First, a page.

Social Causes and the Solo Entrepreneur

In Business, Business Advice by Jill Crossland0 Comments

Professional skateboarder, Tom Hawk and Napster co-founder and founding president of Facebook Sean Parker are among the wealthy entrepreneurs who have created charitable foundations. While not quite matching the Gates Foundation, which to date has given away over $37 billion this is a new norm for millionaires and billionaires that is trickling down to entrepreneurs who want to make an impact on the world.

For-profit businesses are taking a position on local or global issues but how does this equate for the small to medium business? Entrepreneurs who may not be able to invest a portion of their income?

It is never too late to develop a relevant and authentic Corporate Social Responsibility (CSR) program. For a start-up including social responsibility in your business plan, allows it to be part of your company culture from the get-go; enabling staff and customers to recognise what is important to you.

You need to decide what form this advocacy will take within your business; volunteerism, donation of cash or items, increasing awareness through your marketing, website or social media. For some companies, it also comes down to how they position themselves in the business world. They want to be aligned with companies who represent the same values when it comes to the environment, human rights, supply-chain sustainability and workplace conditions. ‘European companies have really led the way on environment efforts, such as green energy usage, eco-friendly office and travel policies’.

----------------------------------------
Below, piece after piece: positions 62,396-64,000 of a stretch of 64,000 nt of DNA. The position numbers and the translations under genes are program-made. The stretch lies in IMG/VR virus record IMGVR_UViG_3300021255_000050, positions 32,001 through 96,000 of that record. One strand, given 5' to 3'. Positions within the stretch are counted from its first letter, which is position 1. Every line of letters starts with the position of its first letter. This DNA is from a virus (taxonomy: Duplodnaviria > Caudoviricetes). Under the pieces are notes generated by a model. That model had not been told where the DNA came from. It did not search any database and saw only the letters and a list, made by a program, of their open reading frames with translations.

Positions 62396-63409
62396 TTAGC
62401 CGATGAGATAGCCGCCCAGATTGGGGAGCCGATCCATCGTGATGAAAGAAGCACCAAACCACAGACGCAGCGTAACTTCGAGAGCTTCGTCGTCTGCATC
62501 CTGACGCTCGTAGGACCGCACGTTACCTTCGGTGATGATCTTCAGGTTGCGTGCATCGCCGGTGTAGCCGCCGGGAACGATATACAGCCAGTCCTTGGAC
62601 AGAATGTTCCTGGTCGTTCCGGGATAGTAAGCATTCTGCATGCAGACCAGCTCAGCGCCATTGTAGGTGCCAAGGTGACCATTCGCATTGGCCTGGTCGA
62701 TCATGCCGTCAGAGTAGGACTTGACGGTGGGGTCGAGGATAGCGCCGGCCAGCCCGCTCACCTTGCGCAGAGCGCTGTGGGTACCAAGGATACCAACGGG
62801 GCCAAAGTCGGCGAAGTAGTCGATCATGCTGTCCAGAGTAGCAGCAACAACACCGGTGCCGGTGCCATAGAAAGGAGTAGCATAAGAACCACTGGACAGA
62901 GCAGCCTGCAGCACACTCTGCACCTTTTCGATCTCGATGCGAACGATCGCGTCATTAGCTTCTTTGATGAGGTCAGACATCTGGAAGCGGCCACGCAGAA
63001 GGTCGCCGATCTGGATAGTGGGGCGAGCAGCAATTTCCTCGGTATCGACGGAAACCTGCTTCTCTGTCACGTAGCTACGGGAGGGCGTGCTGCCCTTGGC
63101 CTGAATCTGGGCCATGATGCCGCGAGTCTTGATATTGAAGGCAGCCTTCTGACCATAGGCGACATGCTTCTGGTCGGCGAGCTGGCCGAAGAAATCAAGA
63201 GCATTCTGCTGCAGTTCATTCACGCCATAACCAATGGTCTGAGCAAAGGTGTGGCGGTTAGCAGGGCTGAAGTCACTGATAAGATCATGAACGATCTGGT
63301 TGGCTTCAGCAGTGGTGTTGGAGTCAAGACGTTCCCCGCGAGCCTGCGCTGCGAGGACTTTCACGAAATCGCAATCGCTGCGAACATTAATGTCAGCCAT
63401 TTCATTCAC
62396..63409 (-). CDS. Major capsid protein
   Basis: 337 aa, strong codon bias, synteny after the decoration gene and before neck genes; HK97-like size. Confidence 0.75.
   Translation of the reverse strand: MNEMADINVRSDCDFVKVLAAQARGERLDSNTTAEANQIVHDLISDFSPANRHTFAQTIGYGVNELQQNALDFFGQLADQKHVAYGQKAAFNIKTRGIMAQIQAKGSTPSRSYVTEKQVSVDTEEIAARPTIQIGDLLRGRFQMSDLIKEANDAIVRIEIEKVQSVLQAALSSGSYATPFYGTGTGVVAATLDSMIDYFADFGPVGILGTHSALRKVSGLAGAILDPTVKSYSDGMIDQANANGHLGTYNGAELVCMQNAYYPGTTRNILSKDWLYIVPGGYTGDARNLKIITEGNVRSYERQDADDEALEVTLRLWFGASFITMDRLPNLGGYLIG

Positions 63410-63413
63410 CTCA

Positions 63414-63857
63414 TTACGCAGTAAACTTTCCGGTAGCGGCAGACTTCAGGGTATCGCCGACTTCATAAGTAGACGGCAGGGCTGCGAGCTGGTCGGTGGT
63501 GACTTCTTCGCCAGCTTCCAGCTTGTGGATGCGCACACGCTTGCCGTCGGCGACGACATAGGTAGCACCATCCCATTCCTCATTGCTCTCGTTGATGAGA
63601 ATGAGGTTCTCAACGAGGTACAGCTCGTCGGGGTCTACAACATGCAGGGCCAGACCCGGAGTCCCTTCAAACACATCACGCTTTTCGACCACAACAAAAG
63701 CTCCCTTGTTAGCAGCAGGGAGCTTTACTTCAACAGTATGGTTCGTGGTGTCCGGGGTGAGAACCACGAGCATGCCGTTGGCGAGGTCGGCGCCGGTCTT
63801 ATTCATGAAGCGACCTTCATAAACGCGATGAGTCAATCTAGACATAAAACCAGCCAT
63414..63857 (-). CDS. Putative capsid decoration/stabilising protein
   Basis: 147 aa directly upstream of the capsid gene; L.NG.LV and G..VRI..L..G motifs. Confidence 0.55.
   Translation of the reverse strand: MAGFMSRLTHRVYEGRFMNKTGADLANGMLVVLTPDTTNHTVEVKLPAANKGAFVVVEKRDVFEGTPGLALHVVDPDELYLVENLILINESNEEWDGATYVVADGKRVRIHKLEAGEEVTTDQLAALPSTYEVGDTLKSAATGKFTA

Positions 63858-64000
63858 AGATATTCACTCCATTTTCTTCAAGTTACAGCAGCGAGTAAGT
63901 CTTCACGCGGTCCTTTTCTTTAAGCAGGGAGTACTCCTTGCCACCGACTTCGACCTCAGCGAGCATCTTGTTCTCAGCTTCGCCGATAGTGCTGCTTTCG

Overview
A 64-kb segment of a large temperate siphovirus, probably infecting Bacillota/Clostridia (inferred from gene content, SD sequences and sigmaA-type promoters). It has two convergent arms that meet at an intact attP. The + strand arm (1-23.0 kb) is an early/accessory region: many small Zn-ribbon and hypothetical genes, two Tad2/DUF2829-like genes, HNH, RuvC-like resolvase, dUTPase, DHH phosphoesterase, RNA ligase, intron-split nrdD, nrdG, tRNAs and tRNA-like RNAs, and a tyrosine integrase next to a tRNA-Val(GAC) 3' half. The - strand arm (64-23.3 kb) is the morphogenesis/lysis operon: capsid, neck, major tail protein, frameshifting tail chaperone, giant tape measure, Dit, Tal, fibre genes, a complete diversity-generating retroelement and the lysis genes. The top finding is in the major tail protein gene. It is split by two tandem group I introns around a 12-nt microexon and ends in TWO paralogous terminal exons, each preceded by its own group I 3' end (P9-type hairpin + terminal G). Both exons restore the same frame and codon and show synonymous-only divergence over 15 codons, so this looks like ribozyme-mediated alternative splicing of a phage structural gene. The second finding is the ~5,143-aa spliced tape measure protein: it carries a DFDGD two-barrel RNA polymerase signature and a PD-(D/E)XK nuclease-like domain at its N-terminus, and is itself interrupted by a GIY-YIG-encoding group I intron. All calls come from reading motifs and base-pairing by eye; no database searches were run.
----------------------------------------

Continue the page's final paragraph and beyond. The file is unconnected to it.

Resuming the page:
When it originates from a place of authenticity social responsibility proves to be very positive. From solo entrepreneur to corporation the competitive advantages are multiple.

  • Your consumer, especially the millennials want to see more from the companies they do business with than merely the product or service.
  • Marketing takes on new dimensions especially with social media as you share events, resources and information about your cause of choice.
  • Entrepreneurship is challenging but when your business plan includes this added component there is motivation to move forward perhaps giving you that passion or drive you might not otherwise be feeling on a given day.

Contrary to everything I have written it has taken me awhile to decide what I wanted to align my consulting company and magazine with. It was the opposite of apathy as I feel strongly about many issues. With time I have come to realise what worried me the most is climate change. Might as well go for a really big issue! Next, to plan how my advocacy is going to take shape as the recycling bins in my office kitchen alone are not going to save the planet.

Jill Crossland

Jill Crossland is a business and marketing consultant who can take your business and social media to the next level.

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